Sidi Adventure 2 Gore-Tex Mid

Editor Score: 89.5%
Aesthetics 9.0/10
Protection 8.0/10
Value 8.0/10
Comfort/Fit 9.0/10
Quality/Design 9.5/10
Weight 9.5/10
Options/Selection 9.0/10
Innovation 9.0/10
Weather Suitability 9.5/10
Desirable/Cool Factor 9.0/10
Overall Score89.5/100

When the time was drawing near for our big middleweight adventure shootout in March, I had the feeling it would be a good time for me to up my foot protection. I didn’t wanna wear big clonky motocross boots because they’re big and clonky. But I was afraid the Sidi Canyons that have been my go-to Adventure boots for longer than I’d like to admit might not be up to modern adventuring. More accurately, maybe my ankles, which are three times older than the Canyons, might not be up to it. How about a little more protection eh? Just in case.

I stumbled upon this sawed-off version of the Sidi Adventure 2 boot Ryan Adams reviewed a couple of years ago, and knew I must have them. The Mids obviously don’t protect as much of your tib/fibs as the higher version, but they do have a bit of padding in the uppers behind the protection the rubber/plastic buckles themselves provide. In exchange for the lack of a tall shin plate, you get easier in- and egress, greater flexibility and the ability to pull a regular pair of pants legs over the tops when formal occasions call for it.Sidi-Adventure-2Mid_Black_Rside-2boots-1234.jpgLike Ryan pointed out, the Adventure boot doesn’t have as much armor – or as much stiffness – as a true offroad boot, and neither do the Adventure Mids. Motonation (official US importer) has both boots listed in its “Touring/ADV” boot section. But as soon as I slipped them on, I immediately felt much more rigidity and more protection than my old Canyons. Toe and heelboxes are definitely thicker and more substantial.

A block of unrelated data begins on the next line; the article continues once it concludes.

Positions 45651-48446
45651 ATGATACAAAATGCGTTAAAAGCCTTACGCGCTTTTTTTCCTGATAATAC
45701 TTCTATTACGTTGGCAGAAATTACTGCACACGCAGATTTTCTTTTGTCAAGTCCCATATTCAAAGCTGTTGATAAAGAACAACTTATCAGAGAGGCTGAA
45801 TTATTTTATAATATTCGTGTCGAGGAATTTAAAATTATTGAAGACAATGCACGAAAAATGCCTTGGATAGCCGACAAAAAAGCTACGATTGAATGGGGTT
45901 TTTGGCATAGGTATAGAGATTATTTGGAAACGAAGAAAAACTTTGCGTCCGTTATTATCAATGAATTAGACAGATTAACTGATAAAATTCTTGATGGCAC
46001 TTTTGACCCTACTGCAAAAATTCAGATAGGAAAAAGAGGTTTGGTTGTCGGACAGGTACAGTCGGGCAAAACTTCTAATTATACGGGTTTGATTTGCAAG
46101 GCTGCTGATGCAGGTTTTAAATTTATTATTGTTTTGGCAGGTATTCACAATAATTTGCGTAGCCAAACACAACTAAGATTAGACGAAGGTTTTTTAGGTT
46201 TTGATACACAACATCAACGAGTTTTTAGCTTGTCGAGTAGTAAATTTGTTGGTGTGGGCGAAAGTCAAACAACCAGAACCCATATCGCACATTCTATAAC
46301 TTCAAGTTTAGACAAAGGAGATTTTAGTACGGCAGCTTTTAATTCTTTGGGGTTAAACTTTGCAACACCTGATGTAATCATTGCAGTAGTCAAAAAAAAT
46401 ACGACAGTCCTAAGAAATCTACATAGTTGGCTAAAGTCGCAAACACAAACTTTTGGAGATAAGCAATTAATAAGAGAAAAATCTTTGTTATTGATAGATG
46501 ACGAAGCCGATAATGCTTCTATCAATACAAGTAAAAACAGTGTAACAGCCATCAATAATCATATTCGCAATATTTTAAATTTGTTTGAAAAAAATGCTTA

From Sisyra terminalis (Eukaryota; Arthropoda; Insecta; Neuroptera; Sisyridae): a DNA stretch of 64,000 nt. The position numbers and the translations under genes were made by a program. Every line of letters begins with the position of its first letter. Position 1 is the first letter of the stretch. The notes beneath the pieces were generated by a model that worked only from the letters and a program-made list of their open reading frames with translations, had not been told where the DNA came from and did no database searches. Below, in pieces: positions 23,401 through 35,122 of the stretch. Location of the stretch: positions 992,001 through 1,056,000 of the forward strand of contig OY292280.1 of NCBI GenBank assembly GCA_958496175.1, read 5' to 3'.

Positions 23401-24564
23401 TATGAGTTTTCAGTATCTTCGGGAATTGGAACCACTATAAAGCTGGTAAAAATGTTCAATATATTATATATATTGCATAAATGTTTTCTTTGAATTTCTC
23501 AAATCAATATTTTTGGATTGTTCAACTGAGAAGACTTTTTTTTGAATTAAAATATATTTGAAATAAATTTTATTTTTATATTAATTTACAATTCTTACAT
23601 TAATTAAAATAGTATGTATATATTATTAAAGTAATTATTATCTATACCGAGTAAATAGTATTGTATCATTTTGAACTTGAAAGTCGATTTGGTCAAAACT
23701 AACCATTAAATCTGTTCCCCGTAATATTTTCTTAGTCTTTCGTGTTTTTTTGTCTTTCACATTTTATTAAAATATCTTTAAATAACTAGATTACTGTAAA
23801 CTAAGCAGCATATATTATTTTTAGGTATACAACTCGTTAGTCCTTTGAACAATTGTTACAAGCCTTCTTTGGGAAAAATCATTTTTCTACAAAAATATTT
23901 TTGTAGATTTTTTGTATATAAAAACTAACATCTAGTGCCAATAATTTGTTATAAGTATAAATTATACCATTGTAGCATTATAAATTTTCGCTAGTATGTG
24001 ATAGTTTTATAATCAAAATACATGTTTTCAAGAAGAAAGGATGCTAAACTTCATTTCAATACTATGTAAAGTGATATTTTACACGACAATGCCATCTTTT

The two adjustable cam-lock buckles per boot lock your ankle firmly in place while almost completely doing away with my biggest complaint about my old Canyons: Instead of an acre of Velcro closing up the boot, now there’s only about a 2-square-inch triangle at the top of each flap. Once you’re in there, the ankle protection at both sides feels much more substantial, too.


Buckles are replaceable, too, if you should somehow manage to damage one.

Did you know that Gore-Tex contains over 9 billion pores per square inch that are 20,000 times smaller than a water droplet, but 700 times larger than a water vapor molecule? I wonder who counted them? Gore-Tex and Sidi agree that water from the outside will never penetrate, but perspiration can escape easily. I haven’t gotten rained on in these, but I have been dumped on in my old Gore-Tex Canyons, and it seems the claims are all true. On warmish days out here in the arid west, my feet never overheat in the Adventure Mids.


Also inside there, you’ve got a “Cambrelle anti-abrasion liner”, which makes these comfy and easier to slide on and off, and Teflon mesh prevents absorption of water and sweat. Those materials let the boot dry quickly, keeps them from getting stinky, and it works. There are removable arch support pads, and it seems like since these are a bit wider than most Italian boots, there’d be room in there for more substantial ones. Overall comfort, for my feet, is outstanding.